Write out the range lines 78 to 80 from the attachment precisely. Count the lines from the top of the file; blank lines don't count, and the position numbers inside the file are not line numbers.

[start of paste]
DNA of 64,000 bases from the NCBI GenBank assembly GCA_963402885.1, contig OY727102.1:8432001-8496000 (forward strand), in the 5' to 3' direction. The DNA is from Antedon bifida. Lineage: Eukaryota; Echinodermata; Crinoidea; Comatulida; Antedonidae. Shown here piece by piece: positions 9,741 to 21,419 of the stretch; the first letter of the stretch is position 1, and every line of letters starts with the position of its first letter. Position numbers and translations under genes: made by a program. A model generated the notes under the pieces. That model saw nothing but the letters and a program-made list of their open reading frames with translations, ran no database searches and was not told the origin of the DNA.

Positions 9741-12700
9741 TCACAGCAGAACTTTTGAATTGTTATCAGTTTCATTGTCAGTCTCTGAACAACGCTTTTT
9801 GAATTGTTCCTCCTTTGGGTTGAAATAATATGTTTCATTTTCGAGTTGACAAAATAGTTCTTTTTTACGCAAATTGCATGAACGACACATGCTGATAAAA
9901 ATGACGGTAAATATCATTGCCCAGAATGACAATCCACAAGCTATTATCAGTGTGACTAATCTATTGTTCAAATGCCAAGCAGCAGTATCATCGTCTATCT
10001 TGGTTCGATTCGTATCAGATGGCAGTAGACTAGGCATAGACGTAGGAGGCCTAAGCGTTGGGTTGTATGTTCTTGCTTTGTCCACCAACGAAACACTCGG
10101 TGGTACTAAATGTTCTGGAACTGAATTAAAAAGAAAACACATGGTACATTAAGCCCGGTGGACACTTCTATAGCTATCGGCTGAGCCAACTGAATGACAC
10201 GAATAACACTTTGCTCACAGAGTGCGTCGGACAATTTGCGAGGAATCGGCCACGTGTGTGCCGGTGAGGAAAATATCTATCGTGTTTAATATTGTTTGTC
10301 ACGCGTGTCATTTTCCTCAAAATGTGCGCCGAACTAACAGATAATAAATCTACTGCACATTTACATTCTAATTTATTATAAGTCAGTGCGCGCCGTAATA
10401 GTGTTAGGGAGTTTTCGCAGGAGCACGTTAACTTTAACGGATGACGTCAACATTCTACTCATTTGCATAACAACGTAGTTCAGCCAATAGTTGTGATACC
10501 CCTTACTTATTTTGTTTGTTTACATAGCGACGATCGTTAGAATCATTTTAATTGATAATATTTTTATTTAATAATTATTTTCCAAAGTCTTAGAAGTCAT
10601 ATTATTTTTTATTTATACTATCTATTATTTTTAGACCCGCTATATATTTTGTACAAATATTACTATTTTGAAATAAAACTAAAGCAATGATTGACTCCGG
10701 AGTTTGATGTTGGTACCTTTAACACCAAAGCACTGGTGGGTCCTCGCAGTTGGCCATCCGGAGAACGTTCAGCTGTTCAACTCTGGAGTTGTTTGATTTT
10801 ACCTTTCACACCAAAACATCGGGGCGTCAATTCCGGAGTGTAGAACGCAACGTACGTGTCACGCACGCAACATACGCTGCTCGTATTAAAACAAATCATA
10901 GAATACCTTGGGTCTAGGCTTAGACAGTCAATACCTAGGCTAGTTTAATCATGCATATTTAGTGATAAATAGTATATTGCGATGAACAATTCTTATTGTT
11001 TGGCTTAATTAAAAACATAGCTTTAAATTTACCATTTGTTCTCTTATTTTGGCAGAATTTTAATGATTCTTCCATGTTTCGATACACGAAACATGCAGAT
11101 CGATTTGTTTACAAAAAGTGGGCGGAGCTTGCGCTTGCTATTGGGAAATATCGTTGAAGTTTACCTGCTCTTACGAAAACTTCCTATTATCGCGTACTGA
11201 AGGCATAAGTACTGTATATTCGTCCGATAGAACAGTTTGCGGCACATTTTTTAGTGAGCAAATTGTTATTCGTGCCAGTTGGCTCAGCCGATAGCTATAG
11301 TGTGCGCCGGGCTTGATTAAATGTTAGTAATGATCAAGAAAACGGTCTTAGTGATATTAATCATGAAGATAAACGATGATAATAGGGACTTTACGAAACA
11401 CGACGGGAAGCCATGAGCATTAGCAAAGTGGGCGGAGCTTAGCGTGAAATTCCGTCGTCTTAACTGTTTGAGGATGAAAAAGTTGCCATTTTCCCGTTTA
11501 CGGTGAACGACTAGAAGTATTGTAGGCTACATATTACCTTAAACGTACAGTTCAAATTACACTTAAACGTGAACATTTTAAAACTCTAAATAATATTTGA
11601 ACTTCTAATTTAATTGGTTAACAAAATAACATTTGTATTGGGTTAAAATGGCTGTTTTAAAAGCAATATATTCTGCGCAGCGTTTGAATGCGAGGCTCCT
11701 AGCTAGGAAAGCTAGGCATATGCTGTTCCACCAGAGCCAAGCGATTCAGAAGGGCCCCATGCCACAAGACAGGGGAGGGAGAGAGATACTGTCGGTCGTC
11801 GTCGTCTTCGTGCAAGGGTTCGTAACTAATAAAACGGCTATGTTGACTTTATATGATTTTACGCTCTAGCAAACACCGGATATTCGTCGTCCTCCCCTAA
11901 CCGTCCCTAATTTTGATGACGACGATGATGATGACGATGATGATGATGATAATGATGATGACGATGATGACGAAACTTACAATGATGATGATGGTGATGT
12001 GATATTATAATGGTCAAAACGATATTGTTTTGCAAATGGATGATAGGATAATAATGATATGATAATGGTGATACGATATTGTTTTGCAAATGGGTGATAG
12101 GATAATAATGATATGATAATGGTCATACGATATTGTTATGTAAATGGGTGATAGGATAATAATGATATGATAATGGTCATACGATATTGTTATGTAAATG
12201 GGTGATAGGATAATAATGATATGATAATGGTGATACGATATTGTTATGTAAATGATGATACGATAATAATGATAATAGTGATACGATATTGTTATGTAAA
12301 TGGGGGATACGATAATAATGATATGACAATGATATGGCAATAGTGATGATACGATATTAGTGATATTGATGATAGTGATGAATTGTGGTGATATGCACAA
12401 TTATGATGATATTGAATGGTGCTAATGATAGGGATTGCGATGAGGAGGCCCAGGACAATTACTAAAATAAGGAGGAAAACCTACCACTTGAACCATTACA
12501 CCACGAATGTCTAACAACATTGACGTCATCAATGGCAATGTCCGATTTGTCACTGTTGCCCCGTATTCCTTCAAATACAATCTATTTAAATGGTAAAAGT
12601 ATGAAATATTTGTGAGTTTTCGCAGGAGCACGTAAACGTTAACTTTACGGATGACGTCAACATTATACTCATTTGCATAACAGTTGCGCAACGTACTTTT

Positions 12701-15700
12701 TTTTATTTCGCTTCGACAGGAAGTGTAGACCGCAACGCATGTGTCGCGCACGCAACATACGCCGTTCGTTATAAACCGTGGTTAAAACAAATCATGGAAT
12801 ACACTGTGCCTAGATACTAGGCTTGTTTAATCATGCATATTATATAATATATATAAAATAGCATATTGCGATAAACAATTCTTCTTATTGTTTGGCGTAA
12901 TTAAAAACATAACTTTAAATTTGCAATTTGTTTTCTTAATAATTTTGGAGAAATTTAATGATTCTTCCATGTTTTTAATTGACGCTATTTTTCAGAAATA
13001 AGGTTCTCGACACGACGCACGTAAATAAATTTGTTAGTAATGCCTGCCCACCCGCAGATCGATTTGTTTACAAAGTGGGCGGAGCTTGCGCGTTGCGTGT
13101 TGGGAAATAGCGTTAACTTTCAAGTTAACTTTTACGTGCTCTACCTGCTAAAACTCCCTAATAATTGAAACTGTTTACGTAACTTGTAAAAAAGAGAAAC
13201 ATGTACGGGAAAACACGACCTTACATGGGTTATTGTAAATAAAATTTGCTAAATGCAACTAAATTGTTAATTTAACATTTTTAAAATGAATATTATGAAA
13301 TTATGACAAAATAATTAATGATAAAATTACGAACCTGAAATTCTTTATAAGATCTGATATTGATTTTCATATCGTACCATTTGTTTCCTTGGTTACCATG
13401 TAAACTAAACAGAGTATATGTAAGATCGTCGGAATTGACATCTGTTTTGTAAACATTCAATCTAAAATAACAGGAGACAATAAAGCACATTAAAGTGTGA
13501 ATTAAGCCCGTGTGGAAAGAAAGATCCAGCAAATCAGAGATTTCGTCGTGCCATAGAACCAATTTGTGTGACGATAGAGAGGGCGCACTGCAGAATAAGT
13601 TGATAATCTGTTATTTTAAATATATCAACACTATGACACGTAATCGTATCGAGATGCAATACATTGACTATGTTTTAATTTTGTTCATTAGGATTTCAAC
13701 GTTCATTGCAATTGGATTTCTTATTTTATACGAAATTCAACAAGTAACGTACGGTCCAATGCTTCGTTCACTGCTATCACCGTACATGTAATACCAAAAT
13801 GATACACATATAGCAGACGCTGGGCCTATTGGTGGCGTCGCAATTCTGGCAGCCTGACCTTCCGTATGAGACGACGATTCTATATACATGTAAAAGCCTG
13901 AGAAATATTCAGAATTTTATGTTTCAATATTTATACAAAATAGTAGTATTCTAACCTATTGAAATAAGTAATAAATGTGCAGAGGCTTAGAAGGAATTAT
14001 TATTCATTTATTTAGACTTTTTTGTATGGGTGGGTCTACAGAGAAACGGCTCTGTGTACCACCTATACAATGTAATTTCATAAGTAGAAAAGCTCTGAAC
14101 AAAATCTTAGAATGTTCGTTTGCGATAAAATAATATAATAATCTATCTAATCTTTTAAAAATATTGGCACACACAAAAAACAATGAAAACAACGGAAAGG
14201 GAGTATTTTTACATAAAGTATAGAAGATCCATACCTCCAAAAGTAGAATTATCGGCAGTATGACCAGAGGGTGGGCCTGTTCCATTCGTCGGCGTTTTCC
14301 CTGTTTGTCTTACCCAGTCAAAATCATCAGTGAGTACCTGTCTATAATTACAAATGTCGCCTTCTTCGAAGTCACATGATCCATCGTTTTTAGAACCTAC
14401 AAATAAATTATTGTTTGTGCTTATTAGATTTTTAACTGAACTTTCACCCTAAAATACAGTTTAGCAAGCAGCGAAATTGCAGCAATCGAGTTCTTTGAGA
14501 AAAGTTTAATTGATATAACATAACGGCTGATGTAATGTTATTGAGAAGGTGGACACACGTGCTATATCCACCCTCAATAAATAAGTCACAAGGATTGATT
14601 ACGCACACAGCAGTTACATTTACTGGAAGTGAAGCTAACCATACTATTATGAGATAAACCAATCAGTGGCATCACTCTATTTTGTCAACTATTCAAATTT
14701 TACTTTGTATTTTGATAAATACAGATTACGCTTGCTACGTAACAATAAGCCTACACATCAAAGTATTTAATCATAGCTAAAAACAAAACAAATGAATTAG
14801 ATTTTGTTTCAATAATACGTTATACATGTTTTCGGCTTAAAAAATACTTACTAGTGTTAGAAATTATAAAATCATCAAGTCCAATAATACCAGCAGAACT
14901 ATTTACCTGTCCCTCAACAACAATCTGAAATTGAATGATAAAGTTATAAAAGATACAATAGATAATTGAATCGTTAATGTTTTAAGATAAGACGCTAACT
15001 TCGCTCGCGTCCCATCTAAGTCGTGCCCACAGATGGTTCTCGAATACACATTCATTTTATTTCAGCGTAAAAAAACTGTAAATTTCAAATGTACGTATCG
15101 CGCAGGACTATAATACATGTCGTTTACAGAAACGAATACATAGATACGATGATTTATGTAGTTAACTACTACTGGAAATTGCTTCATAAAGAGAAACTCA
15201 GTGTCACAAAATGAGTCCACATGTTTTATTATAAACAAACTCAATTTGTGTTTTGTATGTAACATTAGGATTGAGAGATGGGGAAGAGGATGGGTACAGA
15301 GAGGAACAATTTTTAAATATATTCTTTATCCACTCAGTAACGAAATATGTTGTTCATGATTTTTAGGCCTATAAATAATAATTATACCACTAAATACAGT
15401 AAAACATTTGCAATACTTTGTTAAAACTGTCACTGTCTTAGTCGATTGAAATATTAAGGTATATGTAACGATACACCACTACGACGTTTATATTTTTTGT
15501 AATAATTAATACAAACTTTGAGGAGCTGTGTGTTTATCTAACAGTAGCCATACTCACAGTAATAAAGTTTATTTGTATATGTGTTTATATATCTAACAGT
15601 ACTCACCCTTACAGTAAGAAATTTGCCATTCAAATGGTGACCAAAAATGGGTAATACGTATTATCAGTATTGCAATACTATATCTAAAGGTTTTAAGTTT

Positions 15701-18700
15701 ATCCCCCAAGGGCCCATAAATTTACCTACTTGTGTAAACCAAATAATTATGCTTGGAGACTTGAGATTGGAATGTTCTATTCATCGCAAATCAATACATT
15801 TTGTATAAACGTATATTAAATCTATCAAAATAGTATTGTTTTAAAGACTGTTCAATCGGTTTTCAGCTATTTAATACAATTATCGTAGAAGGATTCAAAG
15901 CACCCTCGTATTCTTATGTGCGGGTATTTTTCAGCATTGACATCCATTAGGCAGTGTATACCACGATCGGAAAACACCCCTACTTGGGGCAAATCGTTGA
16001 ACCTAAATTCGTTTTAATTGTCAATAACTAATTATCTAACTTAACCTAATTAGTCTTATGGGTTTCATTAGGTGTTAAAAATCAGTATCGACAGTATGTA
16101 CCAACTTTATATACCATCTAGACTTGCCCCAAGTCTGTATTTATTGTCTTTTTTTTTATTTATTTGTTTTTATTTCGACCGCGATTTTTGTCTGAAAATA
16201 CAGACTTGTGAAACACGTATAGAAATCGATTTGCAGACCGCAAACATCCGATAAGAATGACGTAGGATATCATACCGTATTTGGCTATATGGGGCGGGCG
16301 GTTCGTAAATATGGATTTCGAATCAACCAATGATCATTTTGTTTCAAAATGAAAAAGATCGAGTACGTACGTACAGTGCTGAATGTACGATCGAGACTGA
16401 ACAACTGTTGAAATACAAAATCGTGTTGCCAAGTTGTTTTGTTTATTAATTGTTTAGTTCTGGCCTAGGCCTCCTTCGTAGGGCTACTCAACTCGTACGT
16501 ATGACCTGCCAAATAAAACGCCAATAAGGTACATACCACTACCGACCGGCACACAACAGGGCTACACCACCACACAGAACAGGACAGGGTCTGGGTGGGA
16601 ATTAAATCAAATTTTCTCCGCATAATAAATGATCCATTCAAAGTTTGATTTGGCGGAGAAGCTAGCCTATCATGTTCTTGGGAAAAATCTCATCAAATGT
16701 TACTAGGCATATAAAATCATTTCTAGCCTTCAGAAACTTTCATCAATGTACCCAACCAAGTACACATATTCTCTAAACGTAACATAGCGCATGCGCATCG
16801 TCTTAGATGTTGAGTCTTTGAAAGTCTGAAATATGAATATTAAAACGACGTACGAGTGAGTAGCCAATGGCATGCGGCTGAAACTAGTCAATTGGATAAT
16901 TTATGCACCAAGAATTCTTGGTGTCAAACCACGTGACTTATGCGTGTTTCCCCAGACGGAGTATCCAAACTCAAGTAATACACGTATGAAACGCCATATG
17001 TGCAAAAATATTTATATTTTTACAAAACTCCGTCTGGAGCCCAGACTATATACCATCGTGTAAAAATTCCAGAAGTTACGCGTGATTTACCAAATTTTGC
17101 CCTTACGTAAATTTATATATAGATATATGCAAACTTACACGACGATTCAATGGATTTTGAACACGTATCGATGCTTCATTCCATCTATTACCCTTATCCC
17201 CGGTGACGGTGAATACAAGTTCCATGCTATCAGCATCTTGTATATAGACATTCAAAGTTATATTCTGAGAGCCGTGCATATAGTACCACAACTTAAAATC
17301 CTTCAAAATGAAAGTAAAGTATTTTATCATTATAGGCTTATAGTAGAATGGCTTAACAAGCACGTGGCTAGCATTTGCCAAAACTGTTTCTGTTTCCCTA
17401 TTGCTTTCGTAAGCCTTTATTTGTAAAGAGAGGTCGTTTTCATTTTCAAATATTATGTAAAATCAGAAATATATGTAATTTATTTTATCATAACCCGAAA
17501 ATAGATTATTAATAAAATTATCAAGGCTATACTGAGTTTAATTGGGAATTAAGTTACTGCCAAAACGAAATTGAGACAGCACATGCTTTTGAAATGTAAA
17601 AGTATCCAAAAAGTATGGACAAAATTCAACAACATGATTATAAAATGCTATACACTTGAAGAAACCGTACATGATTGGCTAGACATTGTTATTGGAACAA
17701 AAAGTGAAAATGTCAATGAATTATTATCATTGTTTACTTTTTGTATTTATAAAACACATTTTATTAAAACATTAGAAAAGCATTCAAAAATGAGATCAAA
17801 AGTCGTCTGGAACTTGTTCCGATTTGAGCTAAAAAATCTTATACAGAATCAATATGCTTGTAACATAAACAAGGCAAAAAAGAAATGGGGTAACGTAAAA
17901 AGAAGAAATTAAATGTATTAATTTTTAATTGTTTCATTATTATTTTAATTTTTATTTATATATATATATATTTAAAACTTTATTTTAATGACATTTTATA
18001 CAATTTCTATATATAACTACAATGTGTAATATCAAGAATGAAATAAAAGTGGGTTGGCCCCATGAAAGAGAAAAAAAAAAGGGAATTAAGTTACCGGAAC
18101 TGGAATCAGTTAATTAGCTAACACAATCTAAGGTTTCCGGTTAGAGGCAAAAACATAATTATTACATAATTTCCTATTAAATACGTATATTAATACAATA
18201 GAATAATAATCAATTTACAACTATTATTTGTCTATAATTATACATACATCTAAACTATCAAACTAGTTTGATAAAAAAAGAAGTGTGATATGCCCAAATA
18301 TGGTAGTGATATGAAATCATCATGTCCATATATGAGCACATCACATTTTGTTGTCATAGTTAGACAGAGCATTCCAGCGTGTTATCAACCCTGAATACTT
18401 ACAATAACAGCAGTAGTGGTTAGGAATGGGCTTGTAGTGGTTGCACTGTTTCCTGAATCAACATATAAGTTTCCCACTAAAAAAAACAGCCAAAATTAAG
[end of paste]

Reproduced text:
17001 TGCAAAAATATTTATATTTTTACAAAACTCCGTCTGGAGCCCAGACTATATACCATCGTGTAAAAATTCCAGAAGTTACGCGTGATTTACCAAATTTTGC
17101 CCTTACGTAAATTTATATATAGATATATGCAAACTTACACGACGATTCAATGGATTTTGAACACGTATCGATGCTTCATTCCATCTATTACCCTTATCCC
17201 CGGTGACGGTGAATACAAGTTCCATGCTATCAGCATCTTGTATATAGACATTCAAAGTTATATTCTGAGAGCCGTGCATATAGTACCACAACTTAAAATC